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The importance of the RET gene in thyroid cancer and therapeutic implications

Abstract

Since the discovery of the RET receptor tyrosine kinase in 1985, alterations of this protein have been found in diverse thyroid cancer subtypes. RET gene rearrangements are observed in papillary thyroid carcinoma, which result in RET fusion products. By contrast, single amino acid substitutions and small insertions and/or deletions are typical of hereditary and sporadic medullary thyroid carcinoma. RET rearrangements and mutations of extracellular cysteines facilitate dimerization and kinase activation, whereas mutations in the RET kinase coding domain drive dimerization-independent kinase activation. Thus, RET kinase inhibition is an attractive therapeutic target in patients with RET alterations. This approach was initially achieved using multikinase inhibitors, which affect multiple deregulated pathways that include RET kinase. In clinical practice, use of multikinase inhibitors in patients with advanced thyroid cancer resulted in therapeutic efficacy, which was associated with frequent and sometimes severe adverse effects. However, remarkable progress has been achieved with the identification of novel potent and selective RET kinase inhibitors for the treatment of advanced thyroid cancer. Although expanded clinical validation in future trials is needed, the sustained antitumoural activity and the improved safety profile of these novel compounds is opening a new exciting era in precision oncology for RET-driven cancers.

Key points

  • Alterations in RET are frequent key events in thyroid tumorigenesis.

  • Single amino acid mutations and small deletions and/or insertions, or gene fusions involving RET represent oncogenic driving forces in medullary thyroid carcinoma and papillary thyroid carcinoma, respectively.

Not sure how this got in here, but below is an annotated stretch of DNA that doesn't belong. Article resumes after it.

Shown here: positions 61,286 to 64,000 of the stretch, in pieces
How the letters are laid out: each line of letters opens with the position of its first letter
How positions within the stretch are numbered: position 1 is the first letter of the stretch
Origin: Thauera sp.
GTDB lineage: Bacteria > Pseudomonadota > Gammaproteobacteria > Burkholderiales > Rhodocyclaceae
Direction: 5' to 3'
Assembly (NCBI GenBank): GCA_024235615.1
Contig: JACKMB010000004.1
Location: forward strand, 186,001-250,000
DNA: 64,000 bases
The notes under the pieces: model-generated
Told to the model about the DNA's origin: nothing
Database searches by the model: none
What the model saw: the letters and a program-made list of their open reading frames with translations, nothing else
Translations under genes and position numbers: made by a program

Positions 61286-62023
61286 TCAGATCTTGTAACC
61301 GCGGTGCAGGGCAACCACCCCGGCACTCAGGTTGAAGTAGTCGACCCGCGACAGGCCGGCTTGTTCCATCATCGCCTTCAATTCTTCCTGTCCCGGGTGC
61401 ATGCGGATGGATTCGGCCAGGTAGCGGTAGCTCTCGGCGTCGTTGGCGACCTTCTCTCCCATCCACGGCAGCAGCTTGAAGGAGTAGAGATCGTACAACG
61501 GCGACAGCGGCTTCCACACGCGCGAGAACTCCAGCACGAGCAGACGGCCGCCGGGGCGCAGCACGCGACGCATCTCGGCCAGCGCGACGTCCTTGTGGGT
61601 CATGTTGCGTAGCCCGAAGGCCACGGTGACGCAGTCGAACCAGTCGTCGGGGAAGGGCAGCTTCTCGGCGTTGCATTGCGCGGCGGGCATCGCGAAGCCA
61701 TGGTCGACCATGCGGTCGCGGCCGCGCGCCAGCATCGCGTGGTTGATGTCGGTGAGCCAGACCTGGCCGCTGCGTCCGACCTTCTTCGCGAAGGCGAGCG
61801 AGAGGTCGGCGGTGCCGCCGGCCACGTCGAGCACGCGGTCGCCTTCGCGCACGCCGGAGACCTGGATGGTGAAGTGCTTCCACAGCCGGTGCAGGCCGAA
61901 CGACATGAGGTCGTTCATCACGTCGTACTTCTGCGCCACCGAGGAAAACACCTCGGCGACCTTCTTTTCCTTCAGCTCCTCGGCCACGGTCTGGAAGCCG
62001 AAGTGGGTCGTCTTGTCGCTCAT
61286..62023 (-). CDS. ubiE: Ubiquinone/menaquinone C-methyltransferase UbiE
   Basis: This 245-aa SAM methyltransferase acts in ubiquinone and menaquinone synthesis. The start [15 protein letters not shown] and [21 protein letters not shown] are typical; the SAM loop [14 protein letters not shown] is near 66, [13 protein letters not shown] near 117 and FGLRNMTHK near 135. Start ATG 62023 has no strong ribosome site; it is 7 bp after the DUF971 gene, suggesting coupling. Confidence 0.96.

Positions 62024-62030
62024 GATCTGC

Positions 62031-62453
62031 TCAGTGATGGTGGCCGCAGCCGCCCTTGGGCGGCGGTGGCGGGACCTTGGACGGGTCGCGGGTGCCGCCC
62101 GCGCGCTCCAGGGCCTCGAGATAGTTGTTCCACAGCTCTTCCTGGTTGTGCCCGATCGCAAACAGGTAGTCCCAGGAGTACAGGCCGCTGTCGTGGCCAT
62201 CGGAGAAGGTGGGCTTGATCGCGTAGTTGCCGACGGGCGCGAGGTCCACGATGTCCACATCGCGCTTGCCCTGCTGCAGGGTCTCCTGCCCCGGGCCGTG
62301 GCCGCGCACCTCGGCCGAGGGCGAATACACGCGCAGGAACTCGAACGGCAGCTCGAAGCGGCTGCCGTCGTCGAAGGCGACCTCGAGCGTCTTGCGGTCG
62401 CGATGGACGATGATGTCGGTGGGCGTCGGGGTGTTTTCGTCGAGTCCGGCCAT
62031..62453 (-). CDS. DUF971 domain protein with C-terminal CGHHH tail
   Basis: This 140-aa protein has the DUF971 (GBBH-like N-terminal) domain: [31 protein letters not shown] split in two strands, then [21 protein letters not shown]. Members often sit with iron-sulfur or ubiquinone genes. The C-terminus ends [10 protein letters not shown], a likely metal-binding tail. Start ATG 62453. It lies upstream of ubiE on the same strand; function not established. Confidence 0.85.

• Multitargeted tyrosine kinase inhibitors (TKIs) currently represent the mainstay of treatment for advanced radioiodine-refractory thyroid cancer and advanced medullary thyroid carcinoma.

  • Novel RET TKIs that target RET kinase potently with increased selectivity might be effective and better tolerated than the drugs already in clinical practice for the treatment of advanced thyroid cancer.

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Fig. 1: Timeline of key discoveries for RET as a driver oncogene and its therapeutic targeting.
Fig. 2: Structure of RET protein and of major RET fusion partners.

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Acknowledgements

The authors acknowledge the support of a grant under the European Union’s Horizon 2020 Programme – EU FP7 contract Thyrage (grant number 666869) awarded to D.S. and the POR Campania FESR 2014-2020 “SATIN” grant awarded to M. Santoro. The authors gratefully acknowledge F. Carlomagno for critically reading the manuscript.

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Correspondence to Martin Schlumberger.

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M. Santoro is inventor of patent WO/2015/187818. The other authors declare no competing interests.

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Related links

cBioPortal for Cancer Genomics: https://www.cbioportal.org

FMTC: https://www.omim.org/entry/155240

MEN2A: https://www.omim.org/entry/171400

MEN2B: https://www.omim.org/entry/162300

National Cancer Institute Drug Dictionary: https://www.cancer.gov/publications/dictionaries/cancer-drug

Pfam database: https://pfam.xfam.org/

PubChem database: https://pubchem.ncbi.nlm.nih.gov/

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Salvatore, D., Santoro, M. & Schlumberger, M. The importance of the RET gene in thyroid cancer and therapeutic implications. Nat Rev Endocrinol 17, 296–306 (2021). https://doi.org/10.1038/s41574-021-00470-9

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